AKRON, OHIO - Two polymer pioneers, Waldo Semon and Stephanie Kwolek, have been inducted into the National Inventors Hall of Fame, scheduled to open in Akron this summer. Semon and Kwolek were among seven members of the hall's class of 1995, announced on April 21. The official induction ceremony will be held July 22, in conjunction with the grand opening of the hall's new home, Inventure Place, in Akron.
Semon, 97, discovered a way to make plasticized PVC in 1926 while working as a chemist at BFGoodrich Co. At the time, PVC was considered a worthless material, but Semon's innovation opened up vinyl to a world of uses, including packaging, wire and cable,and shower curtains.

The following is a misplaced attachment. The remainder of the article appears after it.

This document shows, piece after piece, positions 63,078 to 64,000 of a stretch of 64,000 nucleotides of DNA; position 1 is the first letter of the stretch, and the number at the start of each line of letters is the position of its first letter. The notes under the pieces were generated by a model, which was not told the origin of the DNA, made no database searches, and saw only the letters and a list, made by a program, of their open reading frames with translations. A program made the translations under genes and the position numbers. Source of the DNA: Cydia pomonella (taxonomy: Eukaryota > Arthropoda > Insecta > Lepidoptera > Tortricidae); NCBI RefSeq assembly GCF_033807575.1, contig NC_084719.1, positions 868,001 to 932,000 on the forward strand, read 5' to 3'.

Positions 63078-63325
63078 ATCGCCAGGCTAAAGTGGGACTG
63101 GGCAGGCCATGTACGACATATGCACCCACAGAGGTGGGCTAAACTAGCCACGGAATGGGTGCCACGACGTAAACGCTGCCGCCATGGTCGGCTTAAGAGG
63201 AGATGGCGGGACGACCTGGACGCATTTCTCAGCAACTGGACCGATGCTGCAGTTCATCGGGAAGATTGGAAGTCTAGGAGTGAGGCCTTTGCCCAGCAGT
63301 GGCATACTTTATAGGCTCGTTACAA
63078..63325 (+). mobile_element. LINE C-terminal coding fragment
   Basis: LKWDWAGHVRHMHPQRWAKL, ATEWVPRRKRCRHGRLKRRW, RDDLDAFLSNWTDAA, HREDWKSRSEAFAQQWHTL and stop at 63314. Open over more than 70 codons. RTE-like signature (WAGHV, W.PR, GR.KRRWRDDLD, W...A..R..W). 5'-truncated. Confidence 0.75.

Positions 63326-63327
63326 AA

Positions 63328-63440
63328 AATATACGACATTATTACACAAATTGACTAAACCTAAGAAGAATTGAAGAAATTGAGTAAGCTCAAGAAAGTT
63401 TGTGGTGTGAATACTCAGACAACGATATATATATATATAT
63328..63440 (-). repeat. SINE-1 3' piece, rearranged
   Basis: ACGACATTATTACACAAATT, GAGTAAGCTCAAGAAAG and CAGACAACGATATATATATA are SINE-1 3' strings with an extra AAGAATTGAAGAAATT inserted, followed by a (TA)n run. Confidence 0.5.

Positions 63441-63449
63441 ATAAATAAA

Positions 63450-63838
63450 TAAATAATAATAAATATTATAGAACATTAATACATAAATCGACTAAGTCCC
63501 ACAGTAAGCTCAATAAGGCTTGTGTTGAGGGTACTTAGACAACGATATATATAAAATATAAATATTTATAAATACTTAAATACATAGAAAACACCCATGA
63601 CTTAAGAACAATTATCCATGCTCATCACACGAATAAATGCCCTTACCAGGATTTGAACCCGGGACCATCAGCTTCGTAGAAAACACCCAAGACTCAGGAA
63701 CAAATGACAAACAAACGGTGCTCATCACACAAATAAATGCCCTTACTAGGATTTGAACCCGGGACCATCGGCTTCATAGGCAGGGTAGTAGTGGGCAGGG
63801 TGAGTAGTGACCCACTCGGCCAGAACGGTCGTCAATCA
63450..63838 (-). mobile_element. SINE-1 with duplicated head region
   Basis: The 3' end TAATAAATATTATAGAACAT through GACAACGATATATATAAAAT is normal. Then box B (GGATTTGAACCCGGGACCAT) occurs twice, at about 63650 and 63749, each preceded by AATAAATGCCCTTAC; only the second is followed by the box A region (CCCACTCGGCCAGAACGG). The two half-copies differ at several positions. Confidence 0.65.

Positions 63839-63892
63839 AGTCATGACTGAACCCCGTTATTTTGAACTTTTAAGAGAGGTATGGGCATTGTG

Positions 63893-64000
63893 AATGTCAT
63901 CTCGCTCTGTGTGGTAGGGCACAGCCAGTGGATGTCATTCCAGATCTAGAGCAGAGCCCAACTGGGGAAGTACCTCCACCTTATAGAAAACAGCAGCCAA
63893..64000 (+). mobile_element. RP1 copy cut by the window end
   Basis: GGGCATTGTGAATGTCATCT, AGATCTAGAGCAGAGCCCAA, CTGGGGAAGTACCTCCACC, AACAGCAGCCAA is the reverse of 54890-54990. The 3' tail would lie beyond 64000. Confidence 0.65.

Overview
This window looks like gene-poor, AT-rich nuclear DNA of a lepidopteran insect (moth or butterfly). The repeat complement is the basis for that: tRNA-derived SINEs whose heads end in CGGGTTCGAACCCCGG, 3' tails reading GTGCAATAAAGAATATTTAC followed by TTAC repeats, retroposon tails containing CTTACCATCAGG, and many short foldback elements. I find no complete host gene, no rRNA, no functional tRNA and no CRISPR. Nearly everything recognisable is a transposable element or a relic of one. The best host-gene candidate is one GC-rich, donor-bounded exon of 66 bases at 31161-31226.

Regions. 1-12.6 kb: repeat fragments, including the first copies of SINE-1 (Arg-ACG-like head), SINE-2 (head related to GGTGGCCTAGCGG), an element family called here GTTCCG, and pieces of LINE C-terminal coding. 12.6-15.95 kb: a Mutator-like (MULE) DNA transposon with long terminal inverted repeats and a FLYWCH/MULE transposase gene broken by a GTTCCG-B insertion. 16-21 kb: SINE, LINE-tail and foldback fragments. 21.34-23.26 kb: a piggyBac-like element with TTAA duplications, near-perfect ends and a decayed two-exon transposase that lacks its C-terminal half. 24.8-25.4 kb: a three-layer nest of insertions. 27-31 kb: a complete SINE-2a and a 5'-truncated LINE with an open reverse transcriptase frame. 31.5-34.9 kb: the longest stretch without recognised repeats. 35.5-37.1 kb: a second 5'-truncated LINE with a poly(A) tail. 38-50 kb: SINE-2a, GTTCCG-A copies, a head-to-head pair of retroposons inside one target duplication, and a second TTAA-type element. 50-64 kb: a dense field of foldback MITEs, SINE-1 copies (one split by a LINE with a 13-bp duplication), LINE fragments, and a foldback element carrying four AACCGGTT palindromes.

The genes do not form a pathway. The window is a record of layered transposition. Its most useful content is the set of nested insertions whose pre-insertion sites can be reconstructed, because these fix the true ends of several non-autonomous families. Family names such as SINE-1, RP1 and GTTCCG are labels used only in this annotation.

Semon's discovery was by accident. He had been trying to create a synthetic adhesive for binding rubber to metal by heating some PVC in poiling ether. Instead, he got Flexible, elastic PVC. He was inducted into the Plastics Hall of Fame in 1982.
Kwolek, 72, is credited with initial discoveries leading to Kevlar, DuPont Co.'s aramid fiber. Commercialized in 1971, Kevlar is found in bulletproof vests, adavanced compoosites and many other products. She also did important research into liquid crystalline polymer solutions.
Kwoled joined DuPont in 1946, doing textile research. She obtained 17 patents in her 40-year career.